Soft Tissue Adhesions


Today’s guest post is a real thought provoking piece on adhesions by Chris Lofquist.  Interesting thoughts Chris, appreciate the contribution to the site and the nice article.


Let me start by saying this is by no means an exhaustive explanation of the pathology of adhesion or scar tissue, but a brief overview. When the phrase scar tissue is mentioned, most people think of external scarring or scars formed from surgery, when this is only a specific type of what could more generally be termed as adhesion formation. Scar tissue or adhesion is most commonly recognized as the fibrous connective tissue that is formed over a damaged area as the body attempts to repair this damaged tissue. The more commonly overlooked sources of adhesion, beyond acute injury, are microtrauma and hypoxia, which will also be discussed.


The Connective Tissue Healing Process

The healing process in connective tissue has four components, the formation of new blood vessels, the migration and proliferation of fibroblasts, the deposition of extracellular matrix and the maturation and reorganization of fibrous (scar) tissue. This last step, the remodeling process, when left on its own can take as little as 3 days, but typically takes 30 days to 2 years, and in some cases never truly reorganizes in a proper pattern.

Scar tissue or adhesions lead to a variety of symptoms such as:

  • Reduced Range of Motion
  • Muscle Weakness
  • Pain
  • Compensation patterns which cause problems in seemingly unrelated areas
  • If a nerve is entrapped it can cause numbness, burning or tingling

Soft Tissue Dysfunction

Adhesion is one of the most common causes of soft tissue restriction, and the breakdown of adhesion appears to be a very feasible explanation behind how so many soft tissue treatment techniques work. When this adhesion is broken down, normal loading patterns are more easily established. When tissues are loaded in the manner in which they are designed and do not exceed their ability to recover, complete healing is allowed to take place.

Adhesion can form between any two surfaces within the body and can cause a decrease in global and segmental ranges of motion, as well as affect the speed and quality of those motions. These tests are not specific for adhesion, so a full assessment, including palpation to determine if adhesion is present and its specific location is required. This adhesion between two surfaces or within a structure itself can be a result hypoxia, microtrauma, or macrotrauma as mentioned before. Unfortunately we currently do not have reliable technology to run a diagnostic test for the presence of adhesion. This means detection relies on skilled palpation and having a keen eye for biomechanical dysfunction and compensation. Pain can be helpful, but as we all know, pain is a liar.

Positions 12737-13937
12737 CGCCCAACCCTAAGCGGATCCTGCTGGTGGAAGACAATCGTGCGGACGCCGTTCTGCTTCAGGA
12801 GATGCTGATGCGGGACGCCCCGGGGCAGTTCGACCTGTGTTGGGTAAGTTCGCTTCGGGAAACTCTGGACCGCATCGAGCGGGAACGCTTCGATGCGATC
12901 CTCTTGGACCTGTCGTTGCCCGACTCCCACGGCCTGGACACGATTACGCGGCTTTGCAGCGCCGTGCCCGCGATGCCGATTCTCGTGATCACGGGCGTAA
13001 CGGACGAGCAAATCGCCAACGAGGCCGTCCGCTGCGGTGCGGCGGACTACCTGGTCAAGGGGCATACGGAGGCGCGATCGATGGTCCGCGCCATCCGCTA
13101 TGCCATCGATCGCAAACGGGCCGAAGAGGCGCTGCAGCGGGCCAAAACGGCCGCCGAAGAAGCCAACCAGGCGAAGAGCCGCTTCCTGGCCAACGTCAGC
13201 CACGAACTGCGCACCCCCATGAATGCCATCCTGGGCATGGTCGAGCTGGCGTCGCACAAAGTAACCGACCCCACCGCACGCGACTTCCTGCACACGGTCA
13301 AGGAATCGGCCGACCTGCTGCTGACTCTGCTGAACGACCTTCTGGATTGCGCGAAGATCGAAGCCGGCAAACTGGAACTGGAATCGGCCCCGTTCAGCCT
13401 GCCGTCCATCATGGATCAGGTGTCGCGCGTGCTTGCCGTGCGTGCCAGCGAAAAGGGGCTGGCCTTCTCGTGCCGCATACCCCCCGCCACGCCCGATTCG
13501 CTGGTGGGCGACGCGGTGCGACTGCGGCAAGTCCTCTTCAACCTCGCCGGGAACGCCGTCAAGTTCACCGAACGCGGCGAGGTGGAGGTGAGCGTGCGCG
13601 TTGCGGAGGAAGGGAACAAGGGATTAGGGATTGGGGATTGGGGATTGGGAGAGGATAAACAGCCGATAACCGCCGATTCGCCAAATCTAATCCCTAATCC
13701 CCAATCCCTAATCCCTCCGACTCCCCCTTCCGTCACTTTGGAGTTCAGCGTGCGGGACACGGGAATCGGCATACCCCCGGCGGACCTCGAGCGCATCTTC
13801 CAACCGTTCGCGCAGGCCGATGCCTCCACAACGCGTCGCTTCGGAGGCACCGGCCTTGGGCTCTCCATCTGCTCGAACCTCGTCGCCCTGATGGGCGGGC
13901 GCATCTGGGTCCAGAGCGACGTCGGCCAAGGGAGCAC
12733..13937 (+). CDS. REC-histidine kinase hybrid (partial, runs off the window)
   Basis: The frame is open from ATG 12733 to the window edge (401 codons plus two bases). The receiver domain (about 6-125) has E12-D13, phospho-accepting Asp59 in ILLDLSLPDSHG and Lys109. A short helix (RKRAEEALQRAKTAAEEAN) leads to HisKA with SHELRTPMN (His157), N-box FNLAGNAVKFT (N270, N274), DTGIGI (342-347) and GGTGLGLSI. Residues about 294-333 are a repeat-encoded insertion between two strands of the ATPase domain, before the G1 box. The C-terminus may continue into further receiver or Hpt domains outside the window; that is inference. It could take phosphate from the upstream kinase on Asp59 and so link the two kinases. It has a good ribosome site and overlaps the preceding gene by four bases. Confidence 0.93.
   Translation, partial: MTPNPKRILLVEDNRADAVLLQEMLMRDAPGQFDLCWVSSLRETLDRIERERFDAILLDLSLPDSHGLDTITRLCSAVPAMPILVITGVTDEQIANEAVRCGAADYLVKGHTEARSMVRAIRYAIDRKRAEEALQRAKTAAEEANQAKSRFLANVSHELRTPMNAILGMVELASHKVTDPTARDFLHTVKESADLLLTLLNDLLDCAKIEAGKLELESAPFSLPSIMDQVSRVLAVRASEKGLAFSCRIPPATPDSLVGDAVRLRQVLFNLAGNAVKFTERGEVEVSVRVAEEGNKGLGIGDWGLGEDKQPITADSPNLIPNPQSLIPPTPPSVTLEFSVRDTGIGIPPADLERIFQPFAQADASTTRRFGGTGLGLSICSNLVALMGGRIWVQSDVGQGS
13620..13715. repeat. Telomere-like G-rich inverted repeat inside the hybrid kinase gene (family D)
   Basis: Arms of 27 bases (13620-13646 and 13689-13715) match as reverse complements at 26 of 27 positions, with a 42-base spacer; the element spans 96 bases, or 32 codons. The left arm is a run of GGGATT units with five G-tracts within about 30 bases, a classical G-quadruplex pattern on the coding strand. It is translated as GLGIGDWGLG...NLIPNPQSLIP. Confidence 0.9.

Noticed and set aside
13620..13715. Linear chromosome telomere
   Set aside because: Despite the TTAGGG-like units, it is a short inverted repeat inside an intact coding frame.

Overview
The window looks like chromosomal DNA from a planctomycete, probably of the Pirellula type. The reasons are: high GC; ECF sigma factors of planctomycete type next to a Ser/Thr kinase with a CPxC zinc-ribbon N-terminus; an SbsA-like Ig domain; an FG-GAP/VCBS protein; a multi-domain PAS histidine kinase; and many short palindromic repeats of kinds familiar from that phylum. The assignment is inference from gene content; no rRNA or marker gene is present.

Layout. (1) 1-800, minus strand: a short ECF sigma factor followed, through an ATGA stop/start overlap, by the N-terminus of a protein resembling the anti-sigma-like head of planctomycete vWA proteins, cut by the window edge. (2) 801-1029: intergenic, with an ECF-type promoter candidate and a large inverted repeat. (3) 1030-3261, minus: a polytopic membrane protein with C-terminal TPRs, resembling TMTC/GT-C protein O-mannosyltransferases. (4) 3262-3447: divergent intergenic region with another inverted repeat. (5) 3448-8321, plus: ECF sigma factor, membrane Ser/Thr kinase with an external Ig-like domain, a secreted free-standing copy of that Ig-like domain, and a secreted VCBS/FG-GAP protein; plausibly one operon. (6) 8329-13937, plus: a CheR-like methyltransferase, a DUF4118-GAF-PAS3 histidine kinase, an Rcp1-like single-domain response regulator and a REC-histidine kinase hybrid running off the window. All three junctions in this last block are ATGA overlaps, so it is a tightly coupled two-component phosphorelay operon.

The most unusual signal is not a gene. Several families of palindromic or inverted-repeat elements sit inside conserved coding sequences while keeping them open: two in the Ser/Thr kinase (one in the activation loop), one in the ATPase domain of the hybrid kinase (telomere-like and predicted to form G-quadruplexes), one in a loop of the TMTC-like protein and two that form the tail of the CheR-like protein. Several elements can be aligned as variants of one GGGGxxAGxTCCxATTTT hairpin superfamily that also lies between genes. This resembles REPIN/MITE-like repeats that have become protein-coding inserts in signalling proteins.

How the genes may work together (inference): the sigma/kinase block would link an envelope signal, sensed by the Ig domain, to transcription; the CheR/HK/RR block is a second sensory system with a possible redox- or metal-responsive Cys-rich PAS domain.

The Effect of Hypoxia

Hypoxia causes not only cell death, but also fibroblastic proliferation and free radical proliferation. Free radical proliferation then leads to the production of fibrous adhesion. Fibrous adhesion via fibroblastic activity is an often overlooked cause of musculoskeletal dysfunction. The reason this is often overlooked seems to be lack of exposure to the pathology itself. Simply put, a healthcare provider will never find a pathology they do not look for, or they don’t know exists. As a side note, Dr. William Brady has an excellent in depth description of this pathway at his blog.


Microtrauma induced scar tissue formation occurs in a similar pathway as macrotrauma, however if damage is continually induced in an area, collagen cannot remodel itself in an efficient pattern. With this repetitive damage there is also a risk of the myofibroblast rearing its ugly head in a chronic nature. The myofibroblast is a specialized contractile type of fibroblast. In normal situations, the myofibroblast allows for opposition of the separated areas in a damaged site, the myofibroblast exhibits contractile ability, allowing it to help close down this gap. After this gap has closed the myofibroblasts leave the area. If abnormal stresses are left in place without proper remodeling, the myofibroblast will remain active, inhibiting the normal range of motion in a tissue until these abnormal stresses are resolved. It is important that these abnormal stresses are addressed and soft tissue is permitted to remodel itself in conjunction with the surrounding tissue through manual therapy, stretching and exercises.


Special thanks to Dr. William Brady and Dr. Mike Leahy for helping me to understand these pathways and their implications.

  1. Kumar V & Ramzi Cotran. Robbins Basic Pathology 7th ed. Elsevier; pp 69-77.
  2. Falanga V, & Kirsner RS. Low oxygen stimulates proliferation of fibroblasts seeded as single cells. J of Cellular Physiology. 1993 Mar; 154(3):506-10.
  3. Leahy PM, Active Release Techniques: Soft Tissue Management System. 2nd Ed. 2008; pp 8-16.
  4. Hinz, B. The myofibroblast: paradigm for a mechanically active cell. J of Biomechanics 2010 Jan 5;43(1):146-55.
  5. Wipff, P & B Hinz, Myofibroblasts work best under stress. J of Bodywork & Movement Therapies 2009 Apr; 13(2):121-7.

Dr. Lofquist is a chiropractor and manual therapist practicing at Trenton Chiropractic & Rehab in Findlay, Ohio. He graduated with a Bachelor of Science in Athletic Training from Heidelberg University in Tiffin, OH and graduated from Logan University in St. Louis, MO with his Master of Science in Sport Science and Exercise Rehabilitation and his Doctorate in Chiropractic. He is a certified athletic trainer and is a consultant for several area collegiate athletic training departments.

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